Mental Health and Work

Mental Health disorders account for a growing proportion of the total of ill health in the UK.  This increasing trend has been in place for many decades.  It is a general trend across Western society and does not solely affect the UK.  There are many theories for why this is the case, for example: modern Western society inherently has more and greater stresses and pressures for individuals; the demise of the extended family with the support it gives; that greater understanding in society has led to people feeling more comfortable to admit that they have symptoms indicative of mental ill-health and seek support and treatment. It is likely that the rise in the prevalence of mental ill-health is down to a combination of these factors and others.

The overwhelming majority of people have some experience of knowing or supporting someone who has or is struggling with a mental health disorder.  It could be a member of the family, a friend or a colleague.  Additionally, some individuals will have the experience of suffering from or being treated for a mental health problem.  All such experience can provide colleagues with very worthwhile skills and knowledge to help someone at work who has a mental health disorder.

If an individual has a mental health problem or if they have struggled with symptoms in the past, it can make them more susceptible to developing issues from situations at work.  It is important that managers keep an eye for individuals in their teams showing signs of being under pressure.  It isn’t only the manager who can help; colleagues may often perceive a change in a person’s behaviour or simply their way of being and can initiate a supportive, non-threatening conversation or, if they prefer, they can mention it to the manager and ask for them to make discrete enquiries instead.

Further Information

There are many different places that one can learn more about mental health problems.  Below are a few links and resources which give reliable, useful information about the signs and symptoms of mental ill-health, its growing incidence in the UK and detail about work and mental health.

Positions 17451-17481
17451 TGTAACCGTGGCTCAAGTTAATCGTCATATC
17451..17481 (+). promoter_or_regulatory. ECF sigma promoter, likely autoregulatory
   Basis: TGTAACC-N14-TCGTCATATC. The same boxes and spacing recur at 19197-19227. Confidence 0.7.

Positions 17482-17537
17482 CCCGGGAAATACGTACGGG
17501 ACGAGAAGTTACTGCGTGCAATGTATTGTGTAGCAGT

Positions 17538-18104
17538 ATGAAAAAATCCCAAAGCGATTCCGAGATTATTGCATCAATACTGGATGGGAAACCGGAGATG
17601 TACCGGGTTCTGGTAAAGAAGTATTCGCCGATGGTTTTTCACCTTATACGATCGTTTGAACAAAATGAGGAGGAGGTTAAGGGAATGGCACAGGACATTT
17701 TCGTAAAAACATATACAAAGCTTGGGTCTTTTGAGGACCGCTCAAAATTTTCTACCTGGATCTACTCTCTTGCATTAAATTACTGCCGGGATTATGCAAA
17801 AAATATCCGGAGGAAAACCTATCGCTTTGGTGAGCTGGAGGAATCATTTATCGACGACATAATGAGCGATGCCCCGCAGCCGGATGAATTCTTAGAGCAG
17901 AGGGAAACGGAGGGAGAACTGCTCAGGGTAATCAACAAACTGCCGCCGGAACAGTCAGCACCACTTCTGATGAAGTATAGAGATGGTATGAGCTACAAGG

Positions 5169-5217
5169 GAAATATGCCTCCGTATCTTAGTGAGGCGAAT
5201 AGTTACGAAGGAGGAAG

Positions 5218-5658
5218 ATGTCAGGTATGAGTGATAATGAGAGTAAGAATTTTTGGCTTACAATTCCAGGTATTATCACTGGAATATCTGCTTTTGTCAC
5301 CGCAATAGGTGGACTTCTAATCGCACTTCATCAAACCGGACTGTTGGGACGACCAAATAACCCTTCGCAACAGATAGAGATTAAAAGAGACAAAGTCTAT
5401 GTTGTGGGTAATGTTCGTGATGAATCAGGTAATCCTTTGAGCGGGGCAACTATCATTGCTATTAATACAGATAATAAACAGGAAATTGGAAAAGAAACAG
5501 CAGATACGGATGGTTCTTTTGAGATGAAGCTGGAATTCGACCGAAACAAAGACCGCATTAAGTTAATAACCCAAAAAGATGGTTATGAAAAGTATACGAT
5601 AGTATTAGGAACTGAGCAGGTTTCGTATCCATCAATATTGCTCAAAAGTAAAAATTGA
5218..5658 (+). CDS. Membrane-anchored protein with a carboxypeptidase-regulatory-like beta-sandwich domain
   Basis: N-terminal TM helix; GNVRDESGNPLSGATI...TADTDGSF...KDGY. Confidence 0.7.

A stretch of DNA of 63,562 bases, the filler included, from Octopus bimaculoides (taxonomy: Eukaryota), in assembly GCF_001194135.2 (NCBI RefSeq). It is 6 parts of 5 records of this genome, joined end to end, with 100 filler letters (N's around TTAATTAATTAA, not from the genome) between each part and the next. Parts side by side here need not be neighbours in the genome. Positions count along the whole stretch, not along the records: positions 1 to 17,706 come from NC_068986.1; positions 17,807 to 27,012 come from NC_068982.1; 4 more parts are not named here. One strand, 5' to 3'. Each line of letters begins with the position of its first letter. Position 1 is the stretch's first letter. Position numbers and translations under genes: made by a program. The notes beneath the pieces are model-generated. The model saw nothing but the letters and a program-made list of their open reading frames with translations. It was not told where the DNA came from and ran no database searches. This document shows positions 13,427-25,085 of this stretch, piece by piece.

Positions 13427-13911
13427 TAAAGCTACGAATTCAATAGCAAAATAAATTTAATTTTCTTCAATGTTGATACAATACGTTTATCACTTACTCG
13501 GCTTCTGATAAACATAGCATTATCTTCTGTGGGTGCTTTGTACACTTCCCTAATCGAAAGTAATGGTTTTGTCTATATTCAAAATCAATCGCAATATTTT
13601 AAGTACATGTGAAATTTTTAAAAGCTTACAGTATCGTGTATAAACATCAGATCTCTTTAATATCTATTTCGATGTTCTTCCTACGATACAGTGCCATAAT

Understanding Mental Health Problems (MIND booklet)
Mental Health Facts and Statistics (MIND website)
Mental Health: 10 charts on the scale of the problem (BBC article)
Work Related Stress, Depression or Anxiety Statistics in Great Britain 2017 (HSE)


Support at the University

  • New employees are sent information about support available for staff with long term health issues and where and how to access this.  This includes support for anyone with long term mental health issues.  This is particularly important for those people who believe they need or would benefit from adjustments to carry out their role.  The support available can be accessed by communicating with OH, HR or the individual’s recruiting manager
  • The University organises various levels of training for management on mental health issues so individuals struggling with this health problem can be confident in discussing their situation with their manager
  • Every staff member has a formal RPD with their manager at least once a year.  A question about individual wellbeing is included in this framework.  This can be a natural and appropriate time for someone to discuss any health issues they are struggling with, including mental health problems
  • All staff can self-refer to OH to discuss their mental health problems.  The OH professional will be able to assist with advice and guidance based on their medical or nursing qualifications and their experience.  It is possible that external counselling could be facilitated for clients but this will be based on certain criteria for referral.  The OH professional is particularly well placed to advise on symptoms and work adjustments or rehabilitation after absence due to mental ill health
  • The University has a Counselling Service that all staff can self-refer to confidentially.  There is no need to involve management, HR or OH.  The Counselling Service is based in Student Support and Wellbeing and staff can experience a period of waiting before treatment starts depending on the volume of student throughput.  This is a limited service and an individual is usually offered between 6-8 sessions in each academic year
  • Further information is also available on the University’s Staff Health and Wellbeing website and there are resources available on the Staff Wellbeing Reading List